Catholic patriarch calls day of prayer and fasting for peace in the Holy Land
ROME — The Latin Catholic patriarch of Jerusalem has called for a day of prayer and fasting on Tuesday, Oct. 17, for peace and reconciliation in the Holy Land.
Cardinal Pierbattista Pizzaballa has urged Catholics to organize times of prayer with Eucharistic adoration and recitation of the rosary “to deliver to God the Father our thirst for peace, justice and reconciliation.”
“In this time of sorrow and dismay, we do not want to remain helpless. We cannot let death and its sting (1 Cor 15:55) be the only word we hear,” he said in a statement issued Oct. 11.
“That is why we feel the need to pray, to turn our hearts to God the Father. Only in this way we can draw the strength and serenity needed to endure these hard times, by turning to him, in prayer and intercession, to implore and cry out to God amidst this anguish.”
Pizzaballa, who serves as the head of Latin Catholics living in Israel, the Palestinian territories, Jordan, and Cyprus, acknowledged that the war may inhibit many Catholics in the Holy Land from organizing large gatherings and encouraged “simple and sober common moments of prayer in parishes, religious communities and families.”
In response, Catholics from around the world have also pledged on social media to join in the fast for peace in the Holy Land in solidarity, which falls on the feast of St. Ignatius of Antioch, the first-century bishop and martyr from Syria.
After Hamas’ unprecedented multi-front attack on Israel killed 1,200 people, the Israeli government vowed retaliation and launched airstrikes on the blockaded Gaza Strip, killing 900 people according to Gaza officials.
Some 130 Israeli hostages were taken by the militant Islamist group, who have threatened to kill one hostage every time that Israel’s military bombs civilian targets in Gaza without warning.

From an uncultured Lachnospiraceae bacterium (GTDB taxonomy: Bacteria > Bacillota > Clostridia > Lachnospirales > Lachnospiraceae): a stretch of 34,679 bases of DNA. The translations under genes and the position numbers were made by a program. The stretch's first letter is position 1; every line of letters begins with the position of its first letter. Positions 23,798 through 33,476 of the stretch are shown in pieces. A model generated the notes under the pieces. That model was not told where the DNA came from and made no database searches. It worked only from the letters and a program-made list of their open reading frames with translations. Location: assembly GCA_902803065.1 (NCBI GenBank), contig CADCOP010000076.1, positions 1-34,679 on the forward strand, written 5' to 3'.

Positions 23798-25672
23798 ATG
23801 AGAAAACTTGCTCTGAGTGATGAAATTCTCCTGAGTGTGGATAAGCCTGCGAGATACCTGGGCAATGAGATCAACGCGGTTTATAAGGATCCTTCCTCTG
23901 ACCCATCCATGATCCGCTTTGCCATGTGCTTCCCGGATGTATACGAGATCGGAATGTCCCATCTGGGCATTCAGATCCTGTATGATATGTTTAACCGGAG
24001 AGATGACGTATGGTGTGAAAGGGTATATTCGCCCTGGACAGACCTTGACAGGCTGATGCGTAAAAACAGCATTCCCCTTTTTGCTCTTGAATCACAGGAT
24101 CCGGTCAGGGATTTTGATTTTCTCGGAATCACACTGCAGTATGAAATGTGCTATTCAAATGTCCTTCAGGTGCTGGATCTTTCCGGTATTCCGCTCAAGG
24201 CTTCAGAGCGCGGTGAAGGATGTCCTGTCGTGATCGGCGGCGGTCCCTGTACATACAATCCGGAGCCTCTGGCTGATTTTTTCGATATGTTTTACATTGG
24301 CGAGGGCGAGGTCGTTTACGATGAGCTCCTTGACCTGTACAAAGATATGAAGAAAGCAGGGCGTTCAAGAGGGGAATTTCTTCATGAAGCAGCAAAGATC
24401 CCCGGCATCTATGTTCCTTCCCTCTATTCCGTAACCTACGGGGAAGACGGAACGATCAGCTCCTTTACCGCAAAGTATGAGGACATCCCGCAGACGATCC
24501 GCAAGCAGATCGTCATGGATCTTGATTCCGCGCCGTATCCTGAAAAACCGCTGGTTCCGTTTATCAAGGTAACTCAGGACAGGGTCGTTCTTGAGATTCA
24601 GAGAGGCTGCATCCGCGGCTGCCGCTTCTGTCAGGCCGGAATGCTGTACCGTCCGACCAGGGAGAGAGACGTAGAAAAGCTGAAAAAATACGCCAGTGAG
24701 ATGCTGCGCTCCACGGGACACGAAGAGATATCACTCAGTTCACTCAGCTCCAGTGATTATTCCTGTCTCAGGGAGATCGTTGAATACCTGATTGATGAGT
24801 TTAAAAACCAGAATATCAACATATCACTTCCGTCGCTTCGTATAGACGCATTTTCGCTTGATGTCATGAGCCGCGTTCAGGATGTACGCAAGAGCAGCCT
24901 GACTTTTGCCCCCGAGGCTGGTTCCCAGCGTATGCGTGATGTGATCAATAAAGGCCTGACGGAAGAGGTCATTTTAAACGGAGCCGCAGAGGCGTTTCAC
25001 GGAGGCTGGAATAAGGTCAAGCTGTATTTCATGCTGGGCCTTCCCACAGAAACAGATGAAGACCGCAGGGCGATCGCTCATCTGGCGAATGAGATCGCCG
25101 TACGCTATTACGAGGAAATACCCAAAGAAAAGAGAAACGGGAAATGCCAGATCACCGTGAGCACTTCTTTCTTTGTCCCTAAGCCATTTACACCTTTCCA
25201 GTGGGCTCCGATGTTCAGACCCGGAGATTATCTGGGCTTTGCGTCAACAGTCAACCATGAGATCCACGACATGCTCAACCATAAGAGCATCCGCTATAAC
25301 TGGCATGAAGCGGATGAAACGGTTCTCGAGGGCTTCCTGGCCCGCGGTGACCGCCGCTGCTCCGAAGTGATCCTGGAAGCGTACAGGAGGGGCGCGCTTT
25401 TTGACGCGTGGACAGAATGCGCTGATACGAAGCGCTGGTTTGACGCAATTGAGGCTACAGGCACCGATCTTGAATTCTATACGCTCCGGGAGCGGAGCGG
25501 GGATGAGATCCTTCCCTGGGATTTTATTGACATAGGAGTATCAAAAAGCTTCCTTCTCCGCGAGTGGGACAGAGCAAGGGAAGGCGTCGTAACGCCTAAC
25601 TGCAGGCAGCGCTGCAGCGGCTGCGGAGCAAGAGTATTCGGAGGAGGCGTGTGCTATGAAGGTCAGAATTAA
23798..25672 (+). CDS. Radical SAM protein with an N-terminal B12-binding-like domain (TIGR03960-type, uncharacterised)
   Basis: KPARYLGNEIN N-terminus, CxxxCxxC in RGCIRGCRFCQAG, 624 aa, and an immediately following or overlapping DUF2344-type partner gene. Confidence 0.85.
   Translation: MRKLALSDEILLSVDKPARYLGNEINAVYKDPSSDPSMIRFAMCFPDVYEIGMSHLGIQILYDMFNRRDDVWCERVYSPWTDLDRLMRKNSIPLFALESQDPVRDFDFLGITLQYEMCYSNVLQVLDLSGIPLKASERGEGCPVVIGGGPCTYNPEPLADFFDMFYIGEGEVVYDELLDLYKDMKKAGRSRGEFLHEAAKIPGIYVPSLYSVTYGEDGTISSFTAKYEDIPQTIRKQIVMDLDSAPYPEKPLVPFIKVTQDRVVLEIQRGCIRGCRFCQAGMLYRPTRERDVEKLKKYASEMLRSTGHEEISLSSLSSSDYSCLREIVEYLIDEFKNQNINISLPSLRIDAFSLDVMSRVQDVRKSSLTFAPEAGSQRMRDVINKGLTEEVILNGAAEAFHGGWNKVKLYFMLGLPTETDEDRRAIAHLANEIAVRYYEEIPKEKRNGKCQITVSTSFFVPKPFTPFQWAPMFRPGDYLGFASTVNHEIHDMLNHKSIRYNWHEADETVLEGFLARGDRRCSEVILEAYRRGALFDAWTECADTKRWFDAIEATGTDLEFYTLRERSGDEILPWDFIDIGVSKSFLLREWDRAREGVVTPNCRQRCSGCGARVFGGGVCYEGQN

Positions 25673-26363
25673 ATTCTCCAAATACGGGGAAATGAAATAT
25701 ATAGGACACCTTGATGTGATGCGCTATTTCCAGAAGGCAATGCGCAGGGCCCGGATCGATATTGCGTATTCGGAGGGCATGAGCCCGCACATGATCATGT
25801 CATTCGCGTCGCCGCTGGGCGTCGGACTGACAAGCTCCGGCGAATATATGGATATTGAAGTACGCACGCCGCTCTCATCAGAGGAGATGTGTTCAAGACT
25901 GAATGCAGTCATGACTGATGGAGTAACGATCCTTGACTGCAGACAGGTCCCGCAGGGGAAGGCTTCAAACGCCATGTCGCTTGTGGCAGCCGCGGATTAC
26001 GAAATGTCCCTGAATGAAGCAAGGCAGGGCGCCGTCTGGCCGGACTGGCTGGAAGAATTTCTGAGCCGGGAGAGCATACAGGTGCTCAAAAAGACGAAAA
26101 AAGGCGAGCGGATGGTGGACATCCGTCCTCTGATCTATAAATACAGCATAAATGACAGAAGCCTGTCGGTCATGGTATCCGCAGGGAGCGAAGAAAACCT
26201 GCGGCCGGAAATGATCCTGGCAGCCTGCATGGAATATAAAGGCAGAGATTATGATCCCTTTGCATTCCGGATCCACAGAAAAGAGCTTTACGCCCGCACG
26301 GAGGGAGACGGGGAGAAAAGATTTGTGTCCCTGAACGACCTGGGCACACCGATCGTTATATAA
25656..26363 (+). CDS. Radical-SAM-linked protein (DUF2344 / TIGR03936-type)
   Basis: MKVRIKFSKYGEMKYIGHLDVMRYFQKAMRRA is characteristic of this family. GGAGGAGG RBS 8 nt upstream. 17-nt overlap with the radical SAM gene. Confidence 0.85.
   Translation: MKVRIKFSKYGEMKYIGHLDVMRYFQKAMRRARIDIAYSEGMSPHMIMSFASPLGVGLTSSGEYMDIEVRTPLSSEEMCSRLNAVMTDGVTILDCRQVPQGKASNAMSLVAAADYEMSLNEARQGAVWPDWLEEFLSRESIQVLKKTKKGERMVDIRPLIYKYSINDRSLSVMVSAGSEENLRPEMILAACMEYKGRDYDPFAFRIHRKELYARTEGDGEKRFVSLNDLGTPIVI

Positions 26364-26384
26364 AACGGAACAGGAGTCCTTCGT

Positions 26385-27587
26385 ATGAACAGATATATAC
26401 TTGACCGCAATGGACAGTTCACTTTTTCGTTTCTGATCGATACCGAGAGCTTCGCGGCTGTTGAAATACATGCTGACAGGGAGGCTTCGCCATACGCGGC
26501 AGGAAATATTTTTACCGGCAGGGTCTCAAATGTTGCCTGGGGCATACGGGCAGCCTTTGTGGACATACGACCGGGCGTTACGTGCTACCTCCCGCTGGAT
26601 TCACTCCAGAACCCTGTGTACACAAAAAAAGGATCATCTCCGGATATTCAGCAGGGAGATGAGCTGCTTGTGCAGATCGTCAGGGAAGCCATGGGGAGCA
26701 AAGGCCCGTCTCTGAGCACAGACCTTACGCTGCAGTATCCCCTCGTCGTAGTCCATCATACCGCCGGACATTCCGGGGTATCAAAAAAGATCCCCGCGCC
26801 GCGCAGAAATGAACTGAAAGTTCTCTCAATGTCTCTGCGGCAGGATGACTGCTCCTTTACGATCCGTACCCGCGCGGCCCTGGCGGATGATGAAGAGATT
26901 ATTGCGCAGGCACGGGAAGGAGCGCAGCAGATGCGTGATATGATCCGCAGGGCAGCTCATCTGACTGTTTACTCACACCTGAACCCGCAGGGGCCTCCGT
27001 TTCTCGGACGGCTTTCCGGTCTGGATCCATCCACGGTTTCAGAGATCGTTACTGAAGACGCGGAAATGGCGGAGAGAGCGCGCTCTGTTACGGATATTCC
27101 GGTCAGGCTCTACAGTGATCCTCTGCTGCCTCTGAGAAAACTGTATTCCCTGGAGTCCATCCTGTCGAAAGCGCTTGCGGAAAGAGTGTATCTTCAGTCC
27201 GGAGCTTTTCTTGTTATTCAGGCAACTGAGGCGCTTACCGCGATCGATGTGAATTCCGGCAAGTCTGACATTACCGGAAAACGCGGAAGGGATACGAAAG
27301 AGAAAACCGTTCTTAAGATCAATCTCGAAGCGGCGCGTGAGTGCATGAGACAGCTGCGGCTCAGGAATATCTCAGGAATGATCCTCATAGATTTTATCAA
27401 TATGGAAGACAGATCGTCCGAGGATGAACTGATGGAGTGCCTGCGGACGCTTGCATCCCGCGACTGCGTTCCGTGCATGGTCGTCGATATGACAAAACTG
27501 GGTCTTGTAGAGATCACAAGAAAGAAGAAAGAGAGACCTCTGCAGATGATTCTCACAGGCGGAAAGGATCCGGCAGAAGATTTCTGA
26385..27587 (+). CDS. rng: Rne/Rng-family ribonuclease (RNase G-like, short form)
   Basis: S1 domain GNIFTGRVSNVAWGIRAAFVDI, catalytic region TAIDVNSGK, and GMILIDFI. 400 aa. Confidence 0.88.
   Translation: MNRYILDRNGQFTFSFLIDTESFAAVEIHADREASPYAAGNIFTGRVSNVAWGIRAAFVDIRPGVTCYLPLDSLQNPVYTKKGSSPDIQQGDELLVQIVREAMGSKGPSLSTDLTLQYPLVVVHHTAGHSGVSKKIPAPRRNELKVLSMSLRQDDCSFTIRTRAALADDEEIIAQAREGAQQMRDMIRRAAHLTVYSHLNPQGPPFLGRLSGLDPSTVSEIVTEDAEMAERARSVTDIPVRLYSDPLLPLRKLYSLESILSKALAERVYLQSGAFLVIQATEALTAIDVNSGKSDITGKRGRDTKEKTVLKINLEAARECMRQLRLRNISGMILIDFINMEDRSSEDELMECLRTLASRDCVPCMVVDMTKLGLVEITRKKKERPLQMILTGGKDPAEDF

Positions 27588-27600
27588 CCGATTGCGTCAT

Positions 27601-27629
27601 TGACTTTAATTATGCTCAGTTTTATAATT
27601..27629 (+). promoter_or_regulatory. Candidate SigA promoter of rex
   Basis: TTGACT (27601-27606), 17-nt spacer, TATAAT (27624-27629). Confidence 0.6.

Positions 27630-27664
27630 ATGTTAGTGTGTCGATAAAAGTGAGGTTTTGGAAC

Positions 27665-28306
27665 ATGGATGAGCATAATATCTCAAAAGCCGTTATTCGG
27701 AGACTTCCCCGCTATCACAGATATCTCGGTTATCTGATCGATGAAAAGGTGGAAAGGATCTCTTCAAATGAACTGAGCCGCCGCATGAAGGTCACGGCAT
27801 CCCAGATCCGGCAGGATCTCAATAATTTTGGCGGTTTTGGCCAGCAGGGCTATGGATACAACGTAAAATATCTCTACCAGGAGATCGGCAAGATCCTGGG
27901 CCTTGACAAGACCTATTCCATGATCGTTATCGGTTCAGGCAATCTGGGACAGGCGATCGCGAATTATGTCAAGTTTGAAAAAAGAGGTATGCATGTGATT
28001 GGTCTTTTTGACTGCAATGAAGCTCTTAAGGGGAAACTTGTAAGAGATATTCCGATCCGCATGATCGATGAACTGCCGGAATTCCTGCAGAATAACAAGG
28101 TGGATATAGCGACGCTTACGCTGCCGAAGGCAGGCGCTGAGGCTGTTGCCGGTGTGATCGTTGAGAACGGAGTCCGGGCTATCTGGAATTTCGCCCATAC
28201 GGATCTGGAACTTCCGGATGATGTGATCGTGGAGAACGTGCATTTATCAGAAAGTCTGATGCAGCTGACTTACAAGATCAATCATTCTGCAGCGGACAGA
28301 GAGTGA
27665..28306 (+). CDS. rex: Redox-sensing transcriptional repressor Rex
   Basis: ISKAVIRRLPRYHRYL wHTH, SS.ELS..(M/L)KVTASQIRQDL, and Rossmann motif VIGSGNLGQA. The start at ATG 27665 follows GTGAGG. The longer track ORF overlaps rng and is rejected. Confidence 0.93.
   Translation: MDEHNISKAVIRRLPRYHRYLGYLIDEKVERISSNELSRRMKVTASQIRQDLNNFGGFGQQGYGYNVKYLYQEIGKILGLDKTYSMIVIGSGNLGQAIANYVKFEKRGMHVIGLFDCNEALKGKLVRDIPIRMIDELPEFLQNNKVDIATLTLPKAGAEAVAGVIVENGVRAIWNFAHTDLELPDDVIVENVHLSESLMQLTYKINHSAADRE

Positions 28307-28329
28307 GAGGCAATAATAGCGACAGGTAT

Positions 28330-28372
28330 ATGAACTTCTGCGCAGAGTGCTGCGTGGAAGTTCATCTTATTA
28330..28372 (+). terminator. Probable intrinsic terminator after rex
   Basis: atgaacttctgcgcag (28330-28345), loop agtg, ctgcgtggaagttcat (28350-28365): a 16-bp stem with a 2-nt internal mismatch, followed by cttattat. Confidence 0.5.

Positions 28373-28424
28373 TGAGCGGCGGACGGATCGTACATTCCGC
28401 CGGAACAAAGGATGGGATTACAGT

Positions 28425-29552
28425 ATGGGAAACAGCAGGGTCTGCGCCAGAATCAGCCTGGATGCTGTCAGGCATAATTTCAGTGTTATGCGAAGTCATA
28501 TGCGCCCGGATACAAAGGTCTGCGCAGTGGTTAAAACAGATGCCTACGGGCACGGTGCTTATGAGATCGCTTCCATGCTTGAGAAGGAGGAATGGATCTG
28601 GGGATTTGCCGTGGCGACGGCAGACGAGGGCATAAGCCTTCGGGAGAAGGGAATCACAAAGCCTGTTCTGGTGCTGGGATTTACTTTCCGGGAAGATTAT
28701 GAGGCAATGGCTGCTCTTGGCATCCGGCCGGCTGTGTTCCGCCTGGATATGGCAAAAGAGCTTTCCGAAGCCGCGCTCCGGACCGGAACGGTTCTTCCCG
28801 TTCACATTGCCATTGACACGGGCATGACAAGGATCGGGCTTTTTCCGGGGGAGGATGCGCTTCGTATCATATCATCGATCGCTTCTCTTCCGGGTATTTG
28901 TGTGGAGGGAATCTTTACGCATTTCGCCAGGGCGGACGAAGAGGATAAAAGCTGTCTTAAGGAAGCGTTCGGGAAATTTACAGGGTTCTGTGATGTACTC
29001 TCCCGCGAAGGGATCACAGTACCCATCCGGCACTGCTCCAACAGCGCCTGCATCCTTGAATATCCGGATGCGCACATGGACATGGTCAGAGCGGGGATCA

“The pain and dismay at what is happening is great. Once again we find ourselves in the midst of a political and military crisis. We have suddenly been catapulted into a sea of unprecedented violence,” Pizzaballa said.
“The hatred, which we have unfortunately already been experiencing for too long, will increase even more, and the ensuing spiral of violence will create more destruction. Everything seems to speak of death.”
The cardinal, who arrived back in Jerusalem on the night of Oct. 10 after being in Italy for the consistory, said that he returned to find “a country that has changed a great deal and very quickly.”
“I fear it will be a very long war,” Pizzaballa said in an interview with Vatican News on Oct. 11, noting the possibility of an Israeli ground operation in Gaza.
He said that Christians in Gaza have taken shelter in the Catholic parish and school grounds in the hope that these buildings will not be targeted.
“As long as the Palestinian issue, the freedom, dignity, and future of the Palestinians are not taken into account in the ways that are necessary today, prospects for peace between Israel and Palestine will be increasingly difficult,” the cardinal said.
“The international community must start looking again at the Middle East and the Israeli-Palestinian issue with more attention than it has shown so far. And it must work hard to calm the situation, to bring the parties to reasonableness through mediations that are not necessarily public, because public ones will never work,” he added.
“We need support, to condemn all forms of violence, to isolate the violent, and to work relentlessly for a cease-fire. Because as long as weapons speak, it will not be possible to hear other voices.”